Why fish will keep you active: Eating plenty in old age can reduce chance of medical or physical illness by 39%
- Eating animal protein reduces chance of illness by almost 40 per cent
- Also helps the elderly stay active in later years, study found
- Animal protein key for building muscle and can help protect against falls
- Fish also good as it contains omega-3 fatty acids – which starves off dementia and eases arthritis
Feasting on fish could help to keep elderly people active.
Researchers from the National Institute of Health and Nutrition in Japan asked more 1,000 men and women to fill in a questionnaire designed to assess their mental and physical fitness.
Questions included how easy they found it to use public transport or pay bills and how much they visited friends or were asked for advice.
They were also quizzed about what they ate.
Those who ate the most animal protein were 39 per cent less likely to have failed mentally or physically seven years later.
Protein is key for building the muscle needed to protect against falls and fractures but it is thought the body finds it harder to absorb and process the nutrient as we age. As a result we need more of it to remain healthy.
However, high amounts of protein only men – perhaps because they lose more muscle in old age.
Fish may have been particularly good because of the other nutrients it contains, such as omega-3 fatty acids, which are credited with health benefits from easing the pain of arthritis to staving off dementia.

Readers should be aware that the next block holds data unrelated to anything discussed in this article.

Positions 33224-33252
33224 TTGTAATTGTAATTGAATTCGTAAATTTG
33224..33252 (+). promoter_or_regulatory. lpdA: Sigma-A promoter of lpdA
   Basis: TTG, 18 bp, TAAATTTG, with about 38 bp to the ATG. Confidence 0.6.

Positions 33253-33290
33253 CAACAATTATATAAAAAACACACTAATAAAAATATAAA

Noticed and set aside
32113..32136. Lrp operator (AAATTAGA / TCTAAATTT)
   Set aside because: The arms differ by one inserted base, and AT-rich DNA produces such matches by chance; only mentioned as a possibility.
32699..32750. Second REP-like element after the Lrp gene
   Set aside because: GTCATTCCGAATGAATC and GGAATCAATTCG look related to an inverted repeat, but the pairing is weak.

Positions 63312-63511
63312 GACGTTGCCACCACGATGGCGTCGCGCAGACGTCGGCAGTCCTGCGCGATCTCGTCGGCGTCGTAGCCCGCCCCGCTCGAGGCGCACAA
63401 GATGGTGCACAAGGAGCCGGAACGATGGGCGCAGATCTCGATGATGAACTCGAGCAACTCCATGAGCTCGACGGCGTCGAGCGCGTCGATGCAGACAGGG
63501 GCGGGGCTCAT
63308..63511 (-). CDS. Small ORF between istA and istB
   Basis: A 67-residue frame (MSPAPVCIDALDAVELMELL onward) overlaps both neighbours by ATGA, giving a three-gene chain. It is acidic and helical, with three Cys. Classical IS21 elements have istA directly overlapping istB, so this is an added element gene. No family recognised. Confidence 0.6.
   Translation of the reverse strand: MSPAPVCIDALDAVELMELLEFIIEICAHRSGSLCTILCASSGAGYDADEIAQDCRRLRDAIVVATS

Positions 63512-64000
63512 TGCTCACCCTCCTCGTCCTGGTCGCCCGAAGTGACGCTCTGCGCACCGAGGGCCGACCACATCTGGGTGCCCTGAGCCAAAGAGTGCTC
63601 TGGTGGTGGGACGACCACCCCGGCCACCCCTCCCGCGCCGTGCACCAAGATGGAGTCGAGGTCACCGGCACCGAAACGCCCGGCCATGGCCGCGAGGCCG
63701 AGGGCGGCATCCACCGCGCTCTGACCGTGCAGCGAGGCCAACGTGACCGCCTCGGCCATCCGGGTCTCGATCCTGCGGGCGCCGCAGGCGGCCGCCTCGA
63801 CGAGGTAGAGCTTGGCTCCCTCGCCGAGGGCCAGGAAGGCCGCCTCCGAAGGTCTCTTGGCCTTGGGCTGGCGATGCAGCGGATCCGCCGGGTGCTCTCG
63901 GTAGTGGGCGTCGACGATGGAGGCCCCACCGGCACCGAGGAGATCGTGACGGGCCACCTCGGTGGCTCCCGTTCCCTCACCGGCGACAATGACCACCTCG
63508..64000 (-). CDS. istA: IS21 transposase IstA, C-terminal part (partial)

Writing in the Journal of the American Geriatrics Society, the researchers said that physical and mental decline have an ‘enormous effect’ on hospitals and care homes and the economy and it is imperative to find ways to keep the elderly healthy for longer.
They added: ‘Keeping a higher protein intake could contribute to maintaining elderly functional capacity.’
The research chimes with a high-profile study released last week. It found that eating lots of animal protein, such as meat and cheese, in middle-age can be as deadly as smoking.
However, it concluded that protein is beneficial in old age.
Protein is key for building the muscle needed to protect against falls and fractures but it is thought the body finds it harder to absorb and process the nutrient as we age (stock image)